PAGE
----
It’s inevitable and yet we all pretend like it will never happen to us: Our campaigns will always do well, we don’t need any systems in place for coping with our failures, professional, personal or otherwise.
And we always learn how wrong we are just a little too late.
So rather than trying to pretend like failure isn’t something we have to deal with, let’s reframe it as an inevitable learning opportunity- yes, just like some chipper self-help book author with all of the answers!- and be sure we have some systems in place to deal with it. That will make it much more likely you can minimize any damage and move forward faster.
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When a project or campaign fails
We’ve written before about what to do when no one shows up for your campaign.
First things first: Do you know exactly went wrong? Sometimes it’s a great big obvious glaring thing, but other times it’s not. If you can’t pinpoint what it is immediately, start with some basic questions:
- Was this campaign different from your last? It might have been too much like your last campaign or might have been way too different. You’ll have to do a little more digging to see if it was either of those things.
- How long ago was your last campaign? If they’re launched too close together, your audience could simply be suffering from fatigue. Give them some time to come back to you by being there for them, quietly.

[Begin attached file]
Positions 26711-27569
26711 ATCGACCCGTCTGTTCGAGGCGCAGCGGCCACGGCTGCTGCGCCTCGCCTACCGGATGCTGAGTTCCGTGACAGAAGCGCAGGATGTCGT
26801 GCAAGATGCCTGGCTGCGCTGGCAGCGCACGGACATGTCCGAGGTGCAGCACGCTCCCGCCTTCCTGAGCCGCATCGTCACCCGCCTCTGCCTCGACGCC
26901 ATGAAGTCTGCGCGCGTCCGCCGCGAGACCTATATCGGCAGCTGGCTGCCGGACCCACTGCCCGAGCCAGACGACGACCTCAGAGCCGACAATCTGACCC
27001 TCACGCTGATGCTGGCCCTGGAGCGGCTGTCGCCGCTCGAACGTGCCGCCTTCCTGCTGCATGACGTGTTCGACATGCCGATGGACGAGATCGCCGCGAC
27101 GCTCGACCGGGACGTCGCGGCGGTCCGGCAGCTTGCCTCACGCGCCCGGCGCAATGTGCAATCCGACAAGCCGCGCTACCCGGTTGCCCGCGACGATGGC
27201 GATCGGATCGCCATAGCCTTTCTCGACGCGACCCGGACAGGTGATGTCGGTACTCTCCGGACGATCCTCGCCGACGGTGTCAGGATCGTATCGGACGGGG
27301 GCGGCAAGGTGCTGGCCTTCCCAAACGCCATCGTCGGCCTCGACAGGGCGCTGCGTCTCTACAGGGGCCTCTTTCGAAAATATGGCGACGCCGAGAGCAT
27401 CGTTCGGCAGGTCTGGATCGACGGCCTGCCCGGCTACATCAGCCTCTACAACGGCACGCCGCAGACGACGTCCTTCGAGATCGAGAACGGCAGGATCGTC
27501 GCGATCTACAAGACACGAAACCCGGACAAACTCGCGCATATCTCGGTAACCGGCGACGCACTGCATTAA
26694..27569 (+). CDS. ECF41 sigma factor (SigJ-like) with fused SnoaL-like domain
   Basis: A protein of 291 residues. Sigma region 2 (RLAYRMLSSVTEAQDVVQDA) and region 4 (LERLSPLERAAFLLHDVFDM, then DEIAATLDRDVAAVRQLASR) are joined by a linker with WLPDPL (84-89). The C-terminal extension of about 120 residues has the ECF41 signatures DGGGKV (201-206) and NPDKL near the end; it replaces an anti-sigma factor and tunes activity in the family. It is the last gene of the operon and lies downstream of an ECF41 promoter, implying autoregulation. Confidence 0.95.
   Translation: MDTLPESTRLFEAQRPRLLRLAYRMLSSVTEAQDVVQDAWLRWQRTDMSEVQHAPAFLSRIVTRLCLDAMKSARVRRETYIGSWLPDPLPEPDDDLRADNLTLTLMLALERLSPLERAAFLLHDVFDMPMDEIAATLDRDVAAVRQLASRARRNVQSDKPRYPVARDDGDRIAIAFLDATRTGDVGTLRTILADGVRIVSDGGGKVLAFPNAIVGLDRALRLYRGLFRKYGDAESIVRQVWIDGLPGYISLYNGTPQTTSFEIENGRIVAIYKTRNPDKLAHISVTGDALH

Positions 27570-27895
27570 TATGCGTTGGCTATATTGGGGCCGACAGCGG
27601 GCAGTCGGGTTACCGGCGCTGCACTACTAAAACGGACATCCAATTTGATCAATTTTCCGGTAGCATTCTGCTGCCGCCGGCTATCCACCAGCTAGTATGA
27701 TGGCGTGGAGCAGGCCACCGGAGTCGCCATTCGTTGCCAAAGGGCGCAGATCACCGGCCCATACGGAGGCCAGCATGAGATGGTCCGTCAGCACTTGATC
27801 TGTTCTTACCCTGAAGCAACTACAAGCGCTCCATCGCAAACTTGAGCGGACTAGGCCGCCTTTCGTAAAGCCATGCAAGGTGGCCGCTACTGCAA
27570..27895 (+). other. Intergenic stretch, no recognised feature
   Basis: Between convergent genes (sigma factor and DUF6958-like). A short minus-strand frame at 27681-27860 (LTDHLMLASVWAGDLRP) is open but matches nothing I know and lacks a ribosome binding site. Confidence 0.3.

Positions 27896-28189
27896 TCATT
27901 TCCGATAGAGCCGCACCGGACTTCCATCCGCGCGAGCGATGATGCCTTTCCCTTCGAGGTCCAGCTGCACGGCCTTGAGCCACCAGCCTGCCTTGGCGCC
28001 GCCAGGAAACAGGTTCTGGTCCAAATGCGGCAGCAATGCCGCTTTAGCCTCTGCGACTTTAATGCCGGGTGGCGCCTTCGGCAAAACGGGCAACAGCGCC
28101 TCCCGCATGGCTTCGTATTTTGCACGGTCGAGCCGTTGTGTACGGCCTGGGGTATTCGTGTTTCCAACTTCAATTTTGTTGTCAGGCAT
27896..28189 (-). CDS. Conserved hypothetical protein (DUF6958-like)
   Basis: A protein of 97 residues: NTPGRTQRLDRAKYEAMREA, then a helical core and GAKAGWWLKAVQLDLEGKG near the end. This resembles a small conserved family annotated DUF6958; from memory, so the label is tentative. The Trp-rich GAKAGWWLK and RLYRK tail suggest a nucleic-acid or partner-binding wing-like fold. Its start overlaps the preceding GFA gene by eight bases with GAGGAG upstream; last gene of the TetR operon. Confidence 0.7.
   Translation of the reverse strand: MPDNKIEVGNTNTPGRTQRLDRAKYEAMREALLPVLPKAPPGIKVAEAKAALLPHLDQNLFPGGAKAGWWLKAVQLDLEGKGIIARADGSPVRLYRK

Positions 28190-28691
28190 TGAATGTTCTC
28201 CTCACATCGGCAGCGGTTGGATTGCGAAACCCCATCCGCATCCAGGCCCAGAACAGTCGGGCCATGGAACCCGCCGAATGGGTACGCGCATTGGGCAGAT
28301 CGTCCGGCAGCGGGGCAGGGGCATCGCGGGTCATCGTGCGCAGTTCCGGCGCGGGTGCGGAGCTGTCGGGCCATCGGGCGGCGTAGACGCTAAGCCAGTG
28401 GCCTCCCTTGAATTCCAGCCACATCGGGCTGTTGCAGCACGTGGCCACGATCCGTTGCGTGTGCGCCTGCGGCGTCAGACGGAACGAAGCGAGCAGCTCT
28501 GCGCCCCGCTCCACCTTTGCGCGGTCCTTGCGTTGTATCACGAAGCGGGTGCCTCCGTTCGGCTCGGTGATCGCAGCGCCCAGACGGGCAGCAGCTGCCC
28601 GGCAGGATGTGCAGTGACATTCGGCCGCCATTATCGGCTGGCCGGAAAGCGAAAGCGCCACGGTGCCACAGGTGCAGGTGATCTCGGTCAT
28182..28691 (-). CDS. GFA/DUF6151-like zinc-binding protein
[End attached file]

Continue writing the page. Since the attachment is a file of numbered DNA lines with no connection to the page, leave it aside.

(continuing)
- What was the timing of your posts? Were they too spread out for your audience, or maybe too close together?
- Did you tweak the wording across platforms? If you sent the exact same messaging and used the exact same images on Twitter, Facebook and Instagram that could also be a cause of audience fatigue.
- Is your messaging way off? When is the last time you checked in on your content strategy? Have you just been plugging away using the same tactics without taking time to do some research (a content audit for your blog, across social and maybe also with your email marketing) and refreshing your strategy?
- Is your target audience way off? When’s the last time you checked in on your audience? Do you really understand them? If they’ve shifted, then you might be talking to the wrong people, so it’s no surprise they didn’t come to the party.
The best way to prevent a post-mortem on a campaign is to do a pre-mortem. What are all the different ways you can think of that things can go wrong? How would your brand deal with them? Who, specifically, would be responsible for dealing with each particular thing?
Think through all of this and have it laid out prior to launch of any future campaigns. Be sure you also have a comprehensive measurement system in place for tracking your campaign. Mid-campaign measurement is crucial to knowing when something is off and being able to correct it before things seriously spiral out of control.
Dealing with personal failure
Sometimes work is going great but you’re still feeling off and you don’t want the personal to start affecting work. Maybe something in a campaign went wrong but didn’t derail the whole thing, and you feel personally responsible. Our Social Media Manager has written about this before in one of her columns:
“Here’s a big thing that can help other people stop being mad at you, if that’s part of what you’re dealing with: Come forward with a plan based on what you’ve learned from what went wrong. That shows the responsibility and initiative you want to prove back to yourself, not just your boss or colleagues.
The hard part is always actually living up to those ideas we have of our best selves.”
That same strategy can help you being mad at yourself as well; throwing a pity parade isn’t going to fix the situation. Honestly addressing it is.
So actually sit down, make a plan and go over it with whoever is necessary— your boss, your team, your partner. They can help you stay accountable if you’re trying to build some new habits or learn some new skills.
And always remember: This too shall pass.